City of Rehoboth Beach orders church to remove nativity scene near the Bandstand

The City of Rehoboth Beach ordered a local church to remove a nativity scene featuring Jesus Christ that was on display near the Bandstand.

Saint Edmond's Roman Catholic Church was ordered by the city last Thursday to remove a nativity scene, citing a letter from the Anti-Defamation League (ADL) that expressed concerns over the placement of religious displays on public property that could "make members of religious minority groups feel uncomfortable and unwelcome."

"Religious displays on courthouse steps, at city hall, or in other seats of government can send a strong message to religious minorities that they do not belong or do not have an equal say in government," Mayor Paul Kuhns said during Friday's meeting at City Hall, reading from the ADL's letter.

The decision to remove the nativity scene outraged and concerned many local Christians who flooded the meeting Friday morning to express concerns during the public comment period. 

Rev. William Cocco, pastor at St. Edmond Roman Catholic Church, expressed concerns over the city's decision to remove the display, which he said represents the true meaning of Christmas, Jesus Christ's birth.

"The true meaning of Christmas is Jesus Christ," Rev. Cocco said. "We have Christmas lights in this town, lots of them, a Christmas tree, Christmas wreaths, Christmas decorations, and a Christmas parade, and yet we're not allowed to show Jesus Christ, that to me makes no sense."

Mayor Kuhns interjected, saying "excuse me one second, that's not true," to which Rev. Cocco asked "what's not true," at which time Mayor Kuhns replied, saying "that you're not allowed to show, you have plenty of property at St. Edmond."

Rev. Cocco clarified, saying "in a place that's viewable to all. At my parish of course we do, of course we have that, and I'm not opposed to a menorah up there. I'm not opposed to anything else anyone wants, but at the same time this action is saying that we can't have that as members of this community who would like it." 

"Just because it's up there doesn't say that the city is saying 'everyone has to be Christian, or believe in Jesus.' Christmas came from the birth of Jesus Christ, so even if you don't like the religious aspect of it, even if you don't believe in it, it's a historical event," he continued. "We believe that Jesus Christ was born on Christmas, we believe that's why the celebration of Christmas came about, and therefore we're simply asking that a representation of that be in a public place."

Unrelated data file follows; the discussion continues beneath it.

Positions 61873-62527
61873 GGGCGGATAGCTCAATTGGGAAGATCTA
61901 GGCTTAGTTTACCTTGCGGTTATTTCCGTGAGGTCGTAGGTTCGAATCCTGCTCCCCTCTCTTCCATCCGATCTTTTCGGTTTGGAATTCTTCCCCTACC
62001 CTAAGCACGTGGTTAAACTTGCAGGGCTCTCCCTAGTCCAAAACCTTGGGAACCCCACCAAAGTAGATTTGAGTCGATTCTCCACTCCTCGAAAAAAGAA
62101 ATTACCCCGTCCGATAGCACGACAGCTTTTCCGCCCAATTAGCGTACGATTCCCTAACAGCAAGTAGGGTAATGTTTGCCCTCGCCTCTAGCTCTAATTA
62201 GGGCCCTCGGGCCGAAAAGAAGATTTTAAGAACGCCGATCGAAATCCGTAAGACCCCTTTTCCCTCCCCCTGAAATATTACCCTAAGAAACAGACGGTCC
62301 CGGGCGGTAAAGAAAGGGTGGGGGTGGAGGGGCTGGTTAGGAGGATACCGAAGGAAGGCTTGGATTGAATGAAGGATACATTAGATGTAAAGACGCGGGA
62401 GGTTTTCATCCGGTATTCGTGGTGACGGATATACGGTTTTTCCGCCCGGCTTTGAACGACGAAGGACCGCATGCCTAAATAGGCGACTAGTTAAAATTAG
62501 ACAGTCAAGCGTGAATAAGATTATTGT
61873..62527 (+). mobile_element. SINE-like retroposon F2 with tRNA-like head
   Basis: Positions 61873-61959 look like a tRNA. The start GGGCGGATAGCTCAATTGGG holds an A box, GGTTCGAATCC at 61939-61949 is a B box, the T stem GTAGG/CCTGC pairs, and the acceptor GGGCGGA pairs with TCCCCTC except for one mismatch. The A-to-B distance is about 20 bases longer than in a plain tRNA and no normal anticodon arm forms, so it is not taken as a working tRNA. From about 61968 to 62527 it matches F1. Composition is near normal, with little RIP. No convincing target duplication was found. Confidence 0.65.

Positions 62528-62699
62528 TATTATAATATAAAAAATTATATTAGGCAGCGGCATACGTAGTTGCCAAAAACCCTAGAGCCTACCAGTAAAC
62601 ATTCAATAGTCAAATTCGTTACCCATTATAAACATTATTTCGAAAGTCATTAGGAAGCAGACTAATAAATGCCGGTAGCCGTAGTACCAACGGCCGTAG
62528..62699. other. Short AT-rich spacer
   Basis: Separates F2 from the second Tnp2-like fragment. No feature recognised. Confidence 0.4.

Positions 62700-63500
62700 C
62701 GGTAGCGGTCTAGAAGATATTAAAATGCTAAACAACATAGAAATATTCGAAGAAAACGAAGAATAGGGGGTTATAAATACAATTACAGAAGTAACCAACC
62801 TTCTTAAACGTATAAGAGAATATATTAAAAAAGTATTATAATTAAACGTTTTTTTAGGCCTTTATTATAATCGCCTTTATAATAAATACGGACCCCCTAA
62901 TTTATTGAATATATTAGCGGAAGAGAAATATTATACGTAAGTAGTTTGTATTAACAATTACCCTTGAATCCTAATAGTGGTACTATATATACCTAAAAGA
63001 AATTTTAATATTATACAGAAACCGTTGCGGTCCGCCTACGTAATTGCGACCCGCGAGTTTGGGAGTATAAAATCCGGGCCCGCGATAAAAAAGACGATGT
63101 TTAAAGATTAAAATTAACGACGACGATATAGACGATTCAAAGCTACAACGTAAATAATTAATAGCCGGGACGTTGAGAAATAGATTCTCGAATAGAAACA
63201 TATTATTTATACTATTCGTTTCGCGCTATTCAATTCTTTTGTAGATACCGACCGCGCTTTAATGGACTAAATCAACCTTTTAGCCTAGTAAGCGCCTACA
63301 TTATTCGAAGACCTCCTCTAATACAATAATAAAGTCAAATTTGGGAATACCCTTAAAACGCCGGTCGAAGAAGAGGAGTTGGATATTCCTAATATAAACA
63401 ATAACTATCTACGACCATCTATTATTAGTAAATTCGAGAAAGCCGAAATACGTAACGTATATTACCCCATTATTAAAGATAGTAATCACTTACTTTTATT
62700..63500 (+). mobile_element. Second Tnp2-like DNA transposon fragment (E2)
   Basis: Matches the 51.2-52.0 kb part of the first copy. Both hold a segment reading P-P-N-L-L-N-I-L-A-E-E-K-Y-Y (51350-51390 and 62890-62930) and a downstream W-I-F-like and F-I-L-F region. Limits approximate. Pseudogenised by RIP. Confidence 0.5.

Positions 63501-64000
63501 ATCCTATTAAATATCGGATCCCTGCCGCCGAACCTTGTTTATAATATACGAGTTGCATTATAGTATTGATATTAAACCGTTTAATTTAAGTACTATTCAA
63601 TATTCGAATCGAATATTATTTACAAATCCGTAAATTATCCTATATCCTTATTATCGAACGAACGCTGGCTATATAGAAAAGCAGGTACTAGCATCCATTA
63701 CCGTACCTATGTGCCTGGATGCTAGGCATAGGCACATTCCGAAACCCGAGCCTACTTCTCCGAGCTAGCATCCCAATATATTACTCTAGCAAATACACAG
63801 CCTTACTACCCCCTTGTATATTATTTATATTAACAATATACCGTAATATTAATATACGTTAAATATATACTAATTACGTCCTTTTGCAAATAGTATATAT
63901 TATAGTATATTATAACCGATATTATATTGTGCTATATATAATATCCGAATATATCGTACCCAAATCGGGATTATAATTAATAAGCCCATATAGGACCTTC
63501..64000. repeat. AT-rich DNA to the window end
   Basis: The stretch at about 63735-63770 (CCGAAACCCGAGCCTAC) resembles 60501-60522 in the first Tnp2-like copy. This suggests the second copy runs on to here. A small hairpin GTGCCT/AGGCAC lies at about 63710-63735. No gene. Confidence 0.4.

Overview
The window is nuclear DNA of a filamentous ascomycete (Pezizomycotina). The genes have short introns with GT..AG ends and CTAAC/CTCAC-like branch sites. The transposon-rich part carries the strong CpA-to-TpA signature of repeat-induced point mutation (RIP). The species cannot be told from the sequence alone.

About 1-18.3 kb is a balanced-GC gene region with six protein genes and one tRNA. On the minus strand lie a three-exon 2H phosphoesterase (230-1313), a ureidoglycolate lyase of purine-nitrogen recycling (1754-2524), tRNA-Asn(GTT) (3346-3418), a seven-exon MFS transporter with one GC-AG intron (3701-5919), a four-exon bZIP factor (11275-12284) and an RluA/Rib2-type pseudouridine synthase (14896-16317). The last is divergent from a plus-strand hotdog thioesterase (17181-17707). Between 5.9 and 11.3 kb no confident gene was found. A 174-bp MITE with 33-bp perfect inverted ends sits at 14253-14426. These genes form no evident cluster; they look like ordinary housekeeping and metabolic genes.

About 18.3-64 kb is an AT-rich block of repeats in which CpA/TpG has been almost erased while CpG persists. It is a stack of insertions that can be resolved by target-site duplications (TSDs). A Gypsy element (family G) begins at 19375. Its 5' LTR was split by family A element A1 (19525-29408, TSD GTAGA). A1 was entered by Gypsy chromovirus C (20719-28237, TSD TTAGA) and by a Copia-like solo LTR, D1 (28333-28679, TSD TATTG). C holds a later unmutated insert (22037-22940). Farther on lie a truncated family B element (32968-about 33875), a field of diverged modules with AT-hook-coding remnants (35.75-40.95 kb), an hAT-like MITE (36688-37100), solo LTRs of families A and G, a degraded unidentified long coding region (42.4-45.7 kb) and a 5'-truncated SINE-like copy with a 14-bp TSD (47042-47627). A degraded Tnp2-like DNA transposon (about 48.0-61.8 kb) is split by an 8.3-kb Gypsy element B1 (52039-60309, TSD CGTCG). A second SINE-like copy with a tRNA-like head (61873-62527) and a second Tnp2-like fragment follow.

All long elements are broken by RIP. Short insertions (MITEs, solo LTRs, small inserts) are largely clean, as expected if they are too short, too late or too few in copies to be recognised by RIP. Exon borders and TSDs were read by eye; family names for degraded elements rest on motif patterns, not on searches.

The city claimed the parish did not have permission to display the nativity scene where they did; however, in prior years a nativity scene could be found near the M&T Bank on Rehoboth Avenue.

Rev. Cocco said he and others spoke with Mayor Kuhns and City Manager Sharon Lynn during a recent community dinner about displaying nativity scene in a more prominent place, which they said they'd consider. 

Rehoboth resident and Christian, John Harvey also addressed city leaders during the meeting and expressed concerns over the fact that a nearby "Santa Claus House" would be allowed, but not a nativity scene, which was followed by applause. 

"Within site of the Christmas tree, probably within a hundred feet of it, is the Santa Claus House," Harvey explained. "I can't understand why the city wouldn't allow the greatest gift given to mankind displayed underneath the Christmas tree that we have in the city."

Following the public comment period, Mayor Kuhns said he would discuss the concerns with City Manager Sharon Lynn, who was quoted in the Cape Gazette saying the city "would not endorse any one religion." 

Shortly after the meeting, both Mayor Kuhns and Rev. Cocco appeared LIVE on the Ed Tyll Show to discuss the issue. 

Mayor Kuhns said he spoke with Rev. Cocco and told him that he would "look into it," but never officially gave approval for the group to place the nativity scene on city property.

"In this case I did have a conversation with Father Cocco and I did say we were looking into it," Mayor Kuhns said. "Two days later it was put up on city property."

Ed Tyll asked Mayor Kuhns if he found that to be "provocative," to which he replied "absolutely" and relayed the same notion he expressed during the meeting that the church has plenty of property to display the nativity scene outside their parish.

"They do not have the right to just put up 'something like that' on public property," Mayor Kuhns concluded.

Rev. Cocco said Mayor Kuhns characterized the church as sort of being a "bully on the block," and reiterated that he and others spoke to city leaders prior to putting up the nativity scene. 

"I don't even know that anyone's even complaining about it and what's sad is that we can't put up a creche of Jesus Christ based on Christmas," Rev. Cocco explained. "That's sad, very sad." 

Stay up to date, set your car radio to Delaware 105.9FM - Listen LIVE